The Student News Site of Tarrant County College

The Collegian

The Student News Site of Tarrant County College

The Collegian

The Student News Site of Tarrant County College

The Collegian

Transgender community opens up

Alex+Hoben%2FThe+Collegian%0ALGBTQ%2B+student+Natalie+Collins+plays+her+guitar+in+the+student+common+area+at+SE+Campus.+LGBTQ%2B+organizations+can+be+found+on+TCC%E2%80%99s+website.+
Alex Hoben/The Collegian LGBTQ+ student Natalie Collins plays her guitar in the student common area at SE Campus. LGBTQ+ organizations can be found on TCC’s website.

TCC students share personal stories of finding their identities

Jose Romero
editor-in-chief

Allison couldn’t take it anymore.

In February of last year, she had a breakdown, refusing to deny her identity, something she had been doing since her days in the Navy.

“I was in so deep denial that a couple of my very good shipmates called me out on it,” she said.

Now, she’s sure about her identity. She’s a trans woman.

Her story is similar to others in the community at TCC, filled with ambiguity and stigma, but at peace with themselves after coming out.

Allison — a South Campus student whose last name she wants to keep private — said if she would’ve come out while in the Navy, she would’ve most likely been kicked out. She served from 2007 to 2011, leaving a year after Don’t Ask, Don’t Tell was repealed. DADT was a policy issued in 1993 that allowed military personnel to kick out openly gay, lesbian and bisexual people from service.

Once she fully transitioned and accepted it, it was simultaneously shattering and the easiest thing she’s done.

“It’s kind of funny,” Allison said. “The shattering of all the illusion and self-lie, yeah, that part sucked. But, everything else was like “Oh, this is the easiest thing in the world.’”

She said she was 12 years old the first time she had an idea of her identity.

“At that point in time, I was living in backwood, rural Georgia,” she said. “Nobody was going to teach me or give me any kind of representative media to tell me, ‘Hey, this is a normal feeling you’re feeling.’ The closest thing I had was ‘Rocky Horror Picture Show,’ and that is not good.”

Allison said she has had pretty good support from her family as she transitions. She separated from her wife before they got bitter with each other. Her wife was mad at her because of how long she kept it to herself.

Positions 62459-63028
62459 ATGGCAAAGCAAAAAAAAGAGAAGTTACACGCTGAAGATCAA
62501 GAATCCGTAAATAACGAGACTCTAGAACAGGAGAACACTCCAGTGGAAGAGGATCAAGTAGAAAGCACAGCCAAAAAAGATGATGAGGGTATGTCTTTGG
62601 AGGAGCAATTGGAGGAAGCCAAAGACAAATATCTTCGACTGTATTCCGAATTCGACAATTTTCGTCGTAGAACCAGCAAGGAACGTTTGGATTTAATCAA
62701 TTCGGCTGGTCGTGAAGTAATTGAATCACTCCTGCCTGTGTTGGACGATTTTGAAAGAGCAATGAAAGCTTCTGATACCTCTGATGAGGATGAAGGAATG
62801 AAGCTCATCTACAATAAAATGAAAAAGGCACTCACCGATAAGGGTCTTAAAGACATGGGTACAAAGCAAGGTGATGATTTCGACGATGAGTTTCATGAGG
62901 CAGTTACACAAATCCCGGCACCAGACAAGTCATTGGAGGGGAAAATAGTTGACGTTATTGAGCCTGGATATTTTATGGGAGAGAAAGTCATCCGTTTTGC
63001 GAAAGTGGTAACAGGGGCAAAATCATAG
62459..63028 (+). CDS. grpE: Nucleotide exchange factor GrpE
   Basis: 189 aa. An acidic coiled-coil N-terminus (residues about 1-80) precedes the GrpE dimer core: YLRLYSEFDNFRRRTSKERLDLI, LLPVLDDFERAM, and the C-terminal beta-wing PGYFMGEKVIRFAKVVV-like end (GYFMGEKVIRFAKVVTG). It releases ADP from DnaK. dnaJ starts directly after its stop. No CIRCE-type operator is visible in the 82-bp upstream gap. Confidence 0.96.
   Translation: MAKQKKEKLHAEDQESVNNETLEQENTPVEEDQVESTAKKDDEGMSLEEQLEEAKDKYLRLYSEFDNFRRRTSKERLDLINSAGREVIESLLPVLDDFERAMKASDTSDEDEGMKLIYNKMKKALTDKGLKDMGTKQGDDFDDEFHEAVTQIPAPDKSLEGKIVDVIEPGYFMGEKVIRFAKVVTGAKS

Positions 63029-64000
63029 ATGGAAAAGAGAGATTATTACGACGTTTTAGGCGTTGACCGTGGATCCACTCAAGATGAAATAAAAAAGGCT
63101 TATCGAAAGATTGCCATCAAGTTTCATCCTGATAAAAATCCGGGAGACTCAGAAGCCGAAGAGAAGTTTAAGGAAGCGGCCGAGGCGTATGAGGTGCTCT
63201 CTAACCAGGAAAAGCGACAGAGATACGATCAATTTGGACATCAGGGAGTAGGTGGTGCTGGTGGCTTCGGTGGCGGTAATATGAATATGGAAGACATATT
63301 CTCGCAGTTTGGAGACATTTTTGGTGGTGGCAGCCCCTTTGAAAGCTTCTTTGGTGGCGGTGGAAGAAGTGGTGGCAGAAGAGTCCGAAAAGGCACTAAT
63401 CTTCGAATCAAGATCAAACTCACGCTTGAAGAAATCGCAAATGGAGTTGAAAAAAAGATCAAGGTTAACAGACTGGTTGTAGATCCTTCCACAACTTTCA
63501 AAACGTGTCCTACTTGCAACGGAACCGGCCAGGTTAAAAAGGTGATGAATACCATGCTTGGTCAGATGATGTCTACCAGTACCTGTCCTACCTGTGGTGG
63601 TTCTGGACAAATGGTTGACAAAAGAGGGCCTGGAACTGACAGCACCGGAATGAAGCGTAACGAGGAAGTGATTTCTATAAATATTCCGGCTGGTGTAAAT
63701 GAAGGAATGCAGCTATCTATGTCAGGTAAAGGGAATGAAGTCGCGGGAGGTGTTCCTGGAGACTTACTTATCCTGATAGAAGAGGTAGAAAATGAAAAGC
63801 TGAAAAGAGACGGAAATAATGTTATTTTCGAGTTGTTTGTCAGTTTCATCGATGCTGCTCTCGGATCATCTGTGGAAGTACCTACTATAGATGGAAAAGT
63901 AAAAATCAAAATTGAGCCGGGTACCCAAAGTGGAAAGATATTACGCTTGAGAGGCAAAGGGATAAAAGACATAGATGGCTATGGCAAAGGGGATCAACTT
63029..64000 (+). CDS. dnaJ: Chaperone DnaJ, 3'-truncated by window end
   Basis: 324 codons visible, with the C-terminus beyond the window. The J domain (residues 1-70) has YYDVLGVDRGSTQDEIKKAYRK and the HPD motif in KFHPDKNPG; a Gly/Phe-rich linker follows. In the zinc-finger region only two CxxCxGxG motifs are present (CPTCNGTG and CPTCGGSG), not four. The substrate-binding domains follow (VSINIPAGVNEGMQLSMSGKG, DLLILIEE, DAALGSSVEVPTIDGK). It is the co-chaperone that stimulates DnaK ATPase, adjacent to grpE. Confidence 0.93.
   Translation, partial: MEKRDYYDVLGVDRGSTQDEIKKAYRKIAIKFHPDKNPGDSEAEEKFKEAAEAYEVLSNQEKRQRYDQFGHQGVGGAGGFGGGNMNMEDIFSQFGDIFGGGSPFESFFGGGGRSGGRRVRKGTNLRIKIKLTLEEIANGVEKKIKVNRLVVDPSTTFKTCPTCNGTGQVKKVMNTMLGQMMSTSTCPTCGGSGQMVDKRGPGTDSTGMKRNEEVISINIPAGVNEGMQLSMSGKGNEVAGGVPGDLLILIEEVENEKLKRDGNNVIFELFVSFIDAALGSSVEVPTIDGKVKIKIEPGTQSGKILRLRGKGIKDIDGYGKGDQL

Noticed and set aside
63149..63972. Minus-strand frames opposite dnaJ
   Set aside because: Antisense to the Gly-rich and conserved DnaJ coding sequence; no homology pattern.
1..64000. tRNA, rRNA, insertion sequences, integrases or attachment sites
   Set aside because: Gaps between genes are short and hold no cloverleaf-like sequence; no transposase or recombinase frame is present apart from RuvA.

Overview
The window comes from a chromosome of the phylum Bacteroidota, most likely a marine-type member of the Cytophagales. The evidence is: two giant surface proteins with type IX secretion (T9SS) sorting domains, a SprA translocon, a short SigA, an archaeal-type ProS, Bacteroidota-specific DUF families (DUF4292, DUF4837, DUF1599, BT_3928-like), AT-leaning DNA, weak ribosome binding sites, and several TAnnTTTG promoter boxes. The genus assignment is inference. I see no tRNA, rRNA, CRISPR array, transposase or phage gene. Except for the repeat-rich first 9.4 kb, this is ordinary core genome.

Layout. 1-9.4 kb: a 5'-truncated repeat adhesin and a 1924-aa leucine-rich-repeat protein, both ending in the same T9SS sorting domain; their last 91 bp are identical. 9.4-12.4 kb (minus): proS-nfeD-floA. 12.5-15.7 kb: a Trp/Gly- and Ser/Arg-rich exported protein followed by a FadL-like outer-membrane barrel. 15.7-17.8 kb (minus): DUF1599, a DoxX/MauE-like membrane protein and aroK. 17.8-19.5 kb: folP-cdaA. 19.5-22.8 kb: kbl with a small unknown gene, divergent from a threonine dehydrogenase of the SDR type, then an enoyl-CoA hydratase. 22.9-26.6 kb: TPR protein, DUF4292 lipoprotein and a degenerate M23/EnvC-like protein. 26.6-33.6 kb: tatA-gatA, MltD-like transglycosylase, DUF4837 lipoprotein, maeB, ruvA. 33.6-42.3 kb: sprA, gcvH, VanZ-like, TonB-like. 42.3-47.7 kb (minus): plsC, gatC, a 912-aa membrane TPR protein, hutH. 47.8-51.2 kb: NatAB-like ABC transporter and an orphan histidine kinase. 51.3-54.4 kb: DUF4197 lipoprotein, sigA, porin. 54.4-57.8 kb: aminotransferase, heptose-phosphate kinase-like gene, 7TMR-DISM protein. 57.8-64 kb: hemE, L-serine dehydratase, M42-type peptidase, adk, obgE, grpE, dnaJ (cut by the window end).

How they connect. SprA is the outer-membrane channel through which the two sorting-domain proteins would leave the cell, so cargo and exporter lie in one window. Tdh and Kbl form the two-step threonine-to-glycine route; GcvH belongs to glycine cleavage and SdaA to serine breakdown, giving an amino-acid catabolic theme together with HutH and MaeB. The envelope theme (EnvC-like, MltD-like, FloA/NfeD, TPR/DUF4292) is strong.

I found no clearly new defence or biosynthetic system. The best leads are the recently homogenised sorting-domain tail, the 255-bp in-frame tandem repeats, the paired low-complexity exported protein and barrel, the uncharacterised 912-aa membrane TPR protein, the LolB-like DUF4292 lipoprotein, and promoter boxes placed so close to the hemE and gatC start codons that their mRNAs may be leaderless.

“When I was in denial, particularly toward the end of that time period, I was a horrible person to be around,” she said. “You would not have liked me. I was cruel, callous, dismissive of everyone.”

Allison is a parent with two kids, Lilith and John. She said she loves being a mom way more than she did being a dad.

“It’s absolutely breathtaking whenever I get to hear ‘mom, mom, mom,’ and John wants me to help him with something, or he wants me to play ‘Minecraft’ with him,” she said.

NE student Jane Dubrow has been transitioning for four years. She said that people tend to have a lot of misconceptions about the transgender community.

“I feel like if people just took time to understand people’s perspectives, or understand why people make certain decisions, then instead of ignorance, you might actually start to have empathy,” she said.

In high school, Dubrow was an athlete. Once she came out as transgender, she had to quit.
“I’ve been struggling with mental health for a while, and being trans definitely doesn’t help,” she said.

Something LGBTQ+ Pride Club officer Grey Layden recommends that TCC should do for its transgender community is allow them to use their preferred name. Layden said some students have even reached out to the administration to get this changed but heard no response.

“It’s really frustrating because it’s such a simple thing,” they said.

Layden said when they’re put in a situation in which someone calls them by their deadname — the name a transgender person went by before they transitioned — it can be an embarrassing, uncomfortable situation.

Something that can be done to educate others on the community is safe space training because it focuses on how environments can be made more welcoming for people in the LGBTQ+ community, they said.

“Find people in the community that you can talk to,” Layden said. “The best support are people who understand what you’re going through.”

NE Campus has the LGBTQ+ Pride Club which provides a safe space for the community.

South and TR have the Power of Representation and Inclusion of Student Matters organization. The number for the Trans Lifeline is 877-565-8860.

Donate to The Collegian

Your donation will support the student journalists of Tarrant County College. Your contribution will allow us to purchase equipment and cover our annual website hosting costs.

More to Discover
Donate to The Collegian